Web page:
Among the advantages over nature-made marble, granite or onyx are the following:
— Cost effective. Cultured marble weighs less and is “easier for contractors to put in,” Laura said. “It’s very reasonable compared to natural made. The casting process enables the manufacturer to produce complex shapes at a fraction of the cost of producing from natural-quarried materials.”
— Easy maintenance. It can be cleaned with soap and water. “It’s very easy to take care of,” Laura said.
— Strength and durability. Natural and cultured stone will chip, but cultured-marble chips can be repaired.”With natural marble, you can’t repair it,” Laura said. “With this, if something happens to it, you can go in and repair it.”
And their products are three to four times the tensile strength of natural marble. Tensile refers to the greatest longitudinal stress a substance can bear without tearing apart.
— Non-permeable. The cultured stone doesn’t have pores that allow fluids to be trapped along the surface, and it’s less likely to permanently stain or collect mildew. “Because it’s not porous, there’s no place for bacteria to grow,” Laura said. “And unlike natural marble, it is very resistant to wear, heat and staining by ink and other substances.”
— Design versatility. Designs are limited only by the imagination of the designer and producer of the product. Each part is individually cast and pigmented and is therefore unique in appearance. Parts can be cast into almost any shape for highly customized designs.
— Seamless construction. Products can be cast in one piece. Vanity tops can be designed with integral bowls and a back splash to minimize crevices and offer ease of installation.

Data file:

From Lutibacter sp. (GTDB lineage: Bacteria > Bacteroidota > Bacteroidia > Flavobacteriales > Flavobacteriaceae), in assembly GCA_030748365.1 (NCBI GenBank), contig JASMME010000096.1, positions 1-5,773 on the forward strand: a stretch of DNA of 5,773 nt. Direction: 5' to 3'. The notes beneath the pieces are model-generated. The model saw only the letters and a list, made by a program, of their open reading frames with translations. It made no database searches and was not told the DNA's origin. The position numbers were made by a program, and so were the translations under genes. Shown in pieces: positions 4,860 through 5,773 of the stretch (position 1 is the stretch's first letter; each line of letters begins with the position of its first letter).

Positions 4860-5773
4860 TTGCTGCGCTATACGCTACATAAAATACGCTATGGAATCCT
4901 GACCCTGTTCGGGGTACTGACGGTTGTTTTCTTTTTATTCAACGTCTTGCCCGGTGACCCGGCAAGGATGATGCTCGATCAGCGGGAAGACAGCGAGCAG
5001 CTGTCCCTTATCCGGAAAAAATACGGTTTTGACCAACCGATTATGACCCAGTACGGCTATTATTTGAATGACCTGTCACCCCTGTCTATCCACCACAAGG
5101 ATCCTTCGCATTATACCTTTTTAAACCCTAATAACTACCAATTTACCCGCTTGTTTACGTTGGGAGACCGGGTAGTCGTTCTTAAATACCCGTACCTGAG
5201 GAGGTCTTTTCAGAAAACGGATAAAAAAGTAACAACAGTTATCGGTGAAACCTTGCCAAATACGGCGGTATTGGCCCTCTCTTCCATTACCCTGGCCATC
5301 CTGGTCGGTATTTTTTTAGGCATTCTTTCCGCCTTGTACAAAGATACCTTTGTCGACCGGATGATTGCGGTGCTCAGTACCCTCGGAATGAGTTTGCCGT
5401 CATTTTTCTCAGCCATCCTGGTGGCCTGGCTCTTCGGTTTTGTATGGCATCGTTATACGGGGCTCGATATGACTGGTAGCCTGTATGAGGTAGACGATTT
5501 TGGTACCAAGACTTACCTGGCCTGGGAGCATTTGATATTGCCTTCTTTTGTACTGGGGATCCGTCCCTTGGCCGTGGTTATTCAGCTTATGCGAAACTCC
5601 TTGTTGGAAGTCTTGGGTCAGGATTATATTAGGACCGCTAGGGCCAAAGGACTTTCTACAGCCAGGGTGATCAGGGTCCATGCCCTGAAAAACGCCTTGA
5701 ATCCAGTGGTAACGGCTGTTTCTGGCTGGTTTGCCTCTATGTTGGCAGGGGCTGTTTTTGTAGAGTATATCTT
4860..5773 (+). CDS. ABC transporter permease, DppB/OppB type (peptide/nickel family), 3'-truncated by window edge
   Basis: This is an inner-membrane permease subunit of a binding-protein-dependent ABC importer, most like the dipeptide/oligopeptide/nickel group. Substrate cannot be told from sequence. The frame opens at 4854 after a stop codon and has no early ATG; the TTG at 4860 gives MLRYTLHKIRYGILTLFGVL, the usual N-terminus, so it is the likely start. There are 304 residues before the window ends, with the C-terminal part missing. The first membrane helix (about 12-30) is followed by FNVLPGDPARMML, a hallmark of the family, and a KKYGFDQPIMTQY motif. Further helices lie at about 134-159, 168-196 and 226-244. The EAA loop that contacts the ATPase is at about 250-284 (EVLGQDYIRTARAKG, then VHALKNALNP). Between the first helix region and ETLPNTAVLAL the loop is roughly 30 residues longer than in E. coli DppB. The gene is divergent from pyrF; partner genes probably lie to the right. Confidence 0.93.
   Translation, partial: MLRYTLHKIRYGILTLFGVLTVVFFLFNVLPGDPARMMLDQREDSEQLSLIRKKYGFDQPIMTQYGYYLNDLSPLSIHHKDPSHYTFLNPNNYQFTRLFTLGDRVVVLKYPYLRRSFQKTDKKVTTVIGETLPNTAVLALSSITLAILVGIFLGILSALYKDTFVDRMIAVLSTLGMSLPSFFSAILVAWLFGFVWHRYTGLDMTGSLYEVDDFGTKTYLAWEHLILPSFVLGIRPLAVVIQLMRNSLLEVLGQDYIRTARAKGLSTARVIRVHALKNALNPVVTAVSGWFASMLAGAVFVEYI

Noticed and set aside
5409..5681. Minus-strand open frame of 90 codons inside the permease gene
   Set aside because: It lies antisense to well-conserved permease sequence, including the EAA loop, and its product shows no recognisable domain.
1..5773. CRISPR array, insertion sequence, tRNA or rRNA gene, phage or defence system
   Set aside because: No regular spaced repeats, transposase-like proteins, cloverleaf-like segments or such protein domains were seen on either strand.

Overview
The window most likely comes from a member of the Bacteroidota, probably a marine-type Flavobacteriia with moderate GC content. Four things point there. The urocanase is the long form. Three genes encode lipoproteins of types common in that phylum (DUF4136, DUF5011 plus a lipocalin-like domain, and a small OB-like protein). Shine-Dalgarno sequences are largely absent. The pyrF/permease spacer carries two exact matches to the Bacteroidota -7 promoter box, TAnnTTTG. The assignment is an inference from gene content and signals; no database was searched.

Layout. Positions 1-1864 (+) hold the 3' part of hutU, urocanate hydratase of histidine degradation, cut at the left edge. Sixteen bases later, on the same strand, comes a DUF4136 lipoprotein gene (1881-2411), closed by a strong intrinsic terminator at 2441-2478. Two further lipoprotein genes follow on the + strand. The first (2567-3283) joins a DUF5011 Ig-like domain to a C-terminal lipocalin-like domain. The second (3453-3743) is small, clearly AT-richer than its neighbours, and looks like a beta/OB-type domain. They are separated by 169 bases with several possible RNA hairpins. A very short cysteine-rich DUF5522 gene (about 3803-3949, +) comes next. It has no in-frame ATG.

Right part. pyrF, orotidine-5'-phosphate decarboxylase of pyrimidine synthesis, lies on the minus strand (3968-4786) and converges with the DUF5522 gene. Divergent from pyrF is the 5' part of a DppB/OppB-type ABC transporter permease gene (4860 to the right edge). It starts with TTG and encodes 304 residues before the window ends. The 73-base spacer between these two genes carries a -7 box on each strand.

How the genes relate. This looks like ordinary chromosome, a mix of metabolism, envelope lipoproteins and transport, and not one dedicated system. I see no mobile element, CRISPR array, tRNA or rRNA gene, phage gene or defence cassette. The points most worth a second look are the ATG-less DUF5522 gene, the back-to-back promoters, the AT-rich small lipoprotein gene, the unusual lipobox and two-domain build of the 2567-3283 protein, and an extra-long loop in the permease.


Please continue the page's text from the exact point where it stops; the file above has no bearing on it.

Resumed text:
Of the three stones they manufacture, granite is currently the most popular with customers.
“The hottest thing going right now is cultured granite,” Laura said. “The cultured granite is a little more like real granite. We have 40 colors to choose from. You pick your color, and a lot of it depends on the look you want.”
The Yates said they are set up to handle custom orders from anywhere in central Kansas. “Our closest competitor, who makes culture marble available to contractors, is in eastern Kansas,” Laura said.
And for area homeowners wanting to remodel their kitchens and baths, the cultured stone is one answer to difficult remodeling constraints.
“We can make it whatever size you need so it will fit those older homes or apartments,” Laura said. “Things were not built to today’s standards. So your cabinets may not be the same depth as a standard cabinet available in a home-improvement store.”
To introduce their new products to homeowners, contractors and those curious about their unique showroom and plant, the Yates have scheduled an open house from 1 p.m. to 4 p.m., Saturday, Jan. 24.
“People need to come in and see what we do,” David said.
The future may include offering solid-surface products that can be routered and sanded similar to working with wood. The Yates are looking for an independent-certified fabricator to manufacture the product and install it.
But for now, they said they are pleased with their new business venture in a building that was completed in eight months.
“It was a very enjoyable eight months knowing that there’s something wonderful coming at the end,” Laura said.
“But, I think the big thing I’ve enjoyed more than anything with this is the opportunity to work in a small community, and yet it can be a big thing for the whole community,” Laura said. “It can have a big impact on a lot of things in this area, including jobs and beautification of homes.”
(For more information about Mid-America Marble Products, call 620-382-2992 or send an e-mail to email@example.com.)